I know that sports lovers are eagerly awaiting some statistics and I won’t make them wait. Joey Chestnut, a future cardiac arrest victim, holds the current world’s record for hot dog eating. Last year he devoured fifty-nine hot dogs and buns in a period of ten minutes.
While it’s probably largely pointless for me to continue, I’ll keep typing some words while your brain wraps itself around that figure. No matter what I talk about from here to the end of this column, you won’t be paying any attention. Your eyes will follow along, but I know full well that your brain is now stuck on one, singular thought.
Fifty-nine hot dogs in ten minutes?!
Let’s do the math, shall we? The typical dog and bun weighs in at one-fifth of one pound. That means this guy ate twelve pounds of hot dogs in ten minutes.
It’s not his only record.
Mr. Chestnut also holds current world’s records in the following categories: macaroni and cheese (ten pounds in seven minutes), chicken wings (nine pounds in twelve minutes) and hamburgers (one hundred three Krystal Burgers in eight minutes).
Here’s a tip – don’t invite him to your cookout.
As I mentioned, today’s contest is televised on one of the fourteen or so ESPN channels and has become a Fourth of July tradition in some households. I must warn those new to watching competitive eating on television, though. There is a chance that during your mid-afternoon viewing things will go awry. A person’s digestive system (no matter how trained) is not meant to be force-fed. Sometimes, the body rejects the hot dog.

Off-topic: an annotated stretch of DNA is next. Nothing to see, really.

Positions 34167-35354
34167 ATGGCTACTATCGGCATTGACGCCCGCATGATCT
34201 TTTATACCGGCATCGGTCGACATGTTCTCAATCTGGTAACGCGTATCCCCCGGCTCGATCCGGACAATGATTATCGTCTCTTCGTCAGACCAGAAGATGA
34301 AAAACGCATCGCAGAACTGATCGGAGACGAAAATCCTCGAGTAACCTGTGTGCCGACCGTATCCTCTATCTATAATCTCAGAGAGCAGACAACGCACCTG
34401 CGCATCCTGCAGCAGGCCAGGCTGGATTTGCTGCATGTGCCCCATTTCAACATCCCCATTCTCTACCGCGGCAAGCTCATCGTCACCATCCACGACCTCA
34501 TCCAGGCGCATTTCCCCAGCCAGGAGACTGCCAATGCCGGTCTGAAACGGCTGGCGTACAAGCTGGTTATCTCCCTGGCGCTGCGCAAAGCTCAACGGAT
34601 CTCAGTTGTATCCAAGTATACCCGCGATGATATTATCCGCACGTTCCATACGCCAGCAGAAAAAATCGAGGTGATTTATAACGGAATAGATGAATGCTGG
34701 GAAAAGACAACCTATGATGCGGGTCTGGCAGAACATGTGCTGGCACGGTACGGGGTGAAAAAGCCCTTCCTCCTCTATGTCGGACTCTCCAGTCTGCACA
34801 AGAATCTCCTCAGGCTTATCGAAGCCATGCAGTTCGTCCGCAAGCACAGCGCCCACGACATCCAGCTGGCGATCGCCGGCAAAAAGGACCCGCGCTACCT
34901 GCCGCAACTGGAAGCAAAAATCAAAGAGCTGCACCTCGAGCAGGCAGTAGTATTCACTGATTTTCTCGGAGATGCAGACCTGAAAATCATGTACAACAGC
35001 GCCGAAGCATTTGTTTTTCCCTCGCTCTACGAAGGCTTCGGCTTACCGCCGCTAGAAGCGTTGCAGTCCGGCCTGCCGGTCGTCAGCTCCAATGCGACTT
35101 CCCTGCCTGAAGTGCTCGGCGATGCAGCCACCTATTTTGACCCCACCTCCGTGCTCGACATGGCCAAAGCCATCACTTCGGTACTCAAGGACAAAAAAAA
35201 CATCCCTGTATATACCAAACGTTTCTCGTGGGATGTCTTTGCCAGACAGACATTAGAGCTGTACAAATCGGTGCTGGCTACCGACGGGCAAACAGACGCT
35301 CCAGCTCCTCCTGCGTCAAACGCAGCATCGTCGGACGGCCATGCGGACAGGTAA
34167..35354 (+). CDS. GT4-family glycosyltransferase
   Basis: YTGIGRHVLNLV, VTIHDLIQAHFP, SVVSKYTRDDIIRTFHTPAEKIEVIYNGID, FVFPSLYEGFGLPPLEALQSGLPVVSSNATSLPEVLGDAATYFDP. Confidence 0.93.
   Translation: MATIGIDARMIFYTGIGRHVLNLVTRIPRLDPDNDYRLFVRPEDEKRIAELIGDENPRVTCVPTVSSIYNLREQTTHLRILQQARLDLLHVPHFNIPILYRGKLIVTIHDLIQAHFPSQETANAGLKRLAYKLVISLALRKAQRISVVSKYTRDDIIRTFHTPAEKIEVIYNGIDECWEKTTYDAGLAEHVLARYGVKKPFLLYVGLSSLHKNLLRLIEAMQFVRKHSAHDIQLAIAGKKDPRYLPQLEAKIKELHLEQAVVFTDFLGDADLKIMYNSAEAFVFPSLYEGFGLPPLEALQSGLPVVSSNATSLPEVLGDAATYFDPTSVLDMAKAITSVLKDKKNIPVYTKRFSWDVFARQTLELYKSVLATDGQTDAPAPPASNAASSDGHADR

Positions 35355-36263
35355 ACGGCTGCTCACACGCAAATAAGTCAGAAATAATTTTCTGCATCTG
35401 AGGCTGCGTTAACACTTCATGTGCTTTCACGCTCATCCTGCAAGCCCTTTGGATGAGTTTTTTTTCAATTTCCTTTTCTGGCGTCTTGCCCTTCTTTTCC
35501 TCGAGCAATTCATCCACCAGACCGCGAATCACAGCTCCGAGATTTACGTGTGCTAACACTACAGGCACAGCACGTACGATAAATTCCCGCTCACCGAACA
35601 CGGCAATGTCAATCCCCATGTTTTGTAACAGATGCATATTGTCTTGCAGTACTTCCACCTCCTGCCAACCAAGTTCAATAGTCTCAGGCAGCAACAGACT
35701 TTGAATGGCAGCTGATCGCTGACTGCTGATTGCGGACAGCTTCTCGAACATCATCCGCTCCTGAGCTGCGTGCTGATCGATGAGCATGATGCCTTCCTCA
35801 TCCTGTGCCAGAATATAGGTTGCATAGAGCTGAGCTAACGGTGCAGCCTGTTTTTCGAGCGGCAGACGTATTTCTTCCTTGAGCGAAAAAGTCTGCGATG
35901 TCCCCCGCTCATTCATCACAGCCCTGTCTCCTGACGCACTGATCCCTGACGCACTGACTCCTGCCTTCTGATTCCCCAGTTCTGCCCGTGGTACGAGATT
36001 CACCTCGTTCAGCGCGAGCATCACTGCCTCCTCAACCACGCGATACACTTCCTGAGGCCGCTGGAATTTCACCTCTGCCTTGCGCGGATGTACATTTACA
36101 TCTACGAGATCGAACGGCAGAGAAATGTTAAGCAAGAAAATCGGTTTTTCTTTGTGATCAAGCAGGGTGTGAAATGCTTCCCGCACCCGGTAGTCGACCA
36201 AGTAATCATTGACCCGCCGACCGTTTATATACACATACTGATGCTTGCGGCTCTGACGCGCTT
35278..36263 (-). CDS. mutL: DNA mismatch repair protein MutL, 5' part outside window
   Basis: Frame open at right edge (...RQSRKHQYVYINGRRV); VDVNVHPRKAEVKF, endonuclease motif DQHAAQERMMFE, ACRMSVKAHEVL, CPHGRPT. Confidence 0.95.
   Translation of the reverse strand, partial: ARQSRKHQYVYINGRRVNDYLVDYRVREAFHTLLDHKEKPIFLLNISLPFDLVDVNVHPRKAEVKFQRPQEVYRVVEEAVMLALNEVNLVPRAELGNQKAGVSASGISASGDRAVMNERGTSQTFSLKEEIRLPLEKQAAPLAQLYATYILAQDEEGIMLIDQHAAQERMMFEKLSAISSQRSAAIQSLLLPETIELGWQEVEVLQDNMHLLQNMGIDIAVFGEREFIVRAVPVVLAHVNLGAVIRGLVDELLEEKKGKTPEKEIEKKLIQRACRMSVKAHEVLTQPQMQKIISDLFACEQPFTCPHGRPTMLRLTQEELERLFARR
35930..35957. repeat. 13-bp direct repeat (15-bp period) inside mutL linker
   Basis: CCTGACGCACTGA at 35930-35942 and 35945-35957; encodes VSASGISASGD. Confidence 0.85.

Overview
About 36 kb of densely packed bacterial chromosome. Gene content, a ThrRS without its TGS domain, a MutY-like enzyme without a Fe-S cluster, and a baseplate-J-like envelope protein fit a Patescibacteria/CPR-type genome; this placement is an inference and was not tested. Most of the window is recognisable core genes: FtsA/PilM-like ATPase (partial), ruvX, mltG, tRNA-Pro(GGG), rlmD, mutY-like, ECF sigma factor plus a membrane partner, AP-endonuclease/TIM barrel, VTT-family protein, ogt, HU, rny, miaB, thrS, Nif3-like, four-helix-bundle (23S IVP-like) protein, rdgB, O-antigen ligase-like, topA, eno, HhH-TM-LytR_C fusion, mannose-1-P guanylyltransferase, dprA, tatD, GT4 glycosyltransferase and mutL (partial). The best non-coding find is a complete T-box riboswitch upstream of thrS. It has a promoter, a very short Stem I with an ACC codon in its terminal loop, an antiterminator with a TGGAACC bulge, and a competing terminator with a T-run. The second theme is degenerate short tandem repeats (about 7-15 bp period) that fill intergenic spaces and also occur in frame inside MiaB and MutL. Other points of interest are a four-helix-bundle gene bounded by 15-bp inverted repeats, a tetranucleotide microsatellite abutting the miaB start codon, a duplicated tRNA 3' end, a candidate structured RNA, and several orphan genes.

In competitive eating circles, they call this event a “reversal of fortune”.
No one said being a world’s champion was pretty.
I’ll be manning the grill, turning the dogs and burgers at the precise moment today, making sure that everyone is picture perfect before serving. And as I savor the greatest food known to man, I will pause between bites to thank the heavens above that I am not, even for one afternoon, Joey Chestnut.
And I will really, really give thanks again later tonight.
My wife dropped her phone into the toilet.
The first question most people ask, after hearing about the accident, is “Was there anything else in the toilet at the time?” She has testified that an empty bowl welcomed the phone’s dive. Who am I to question? To be truthful, I don’t want to know the answer.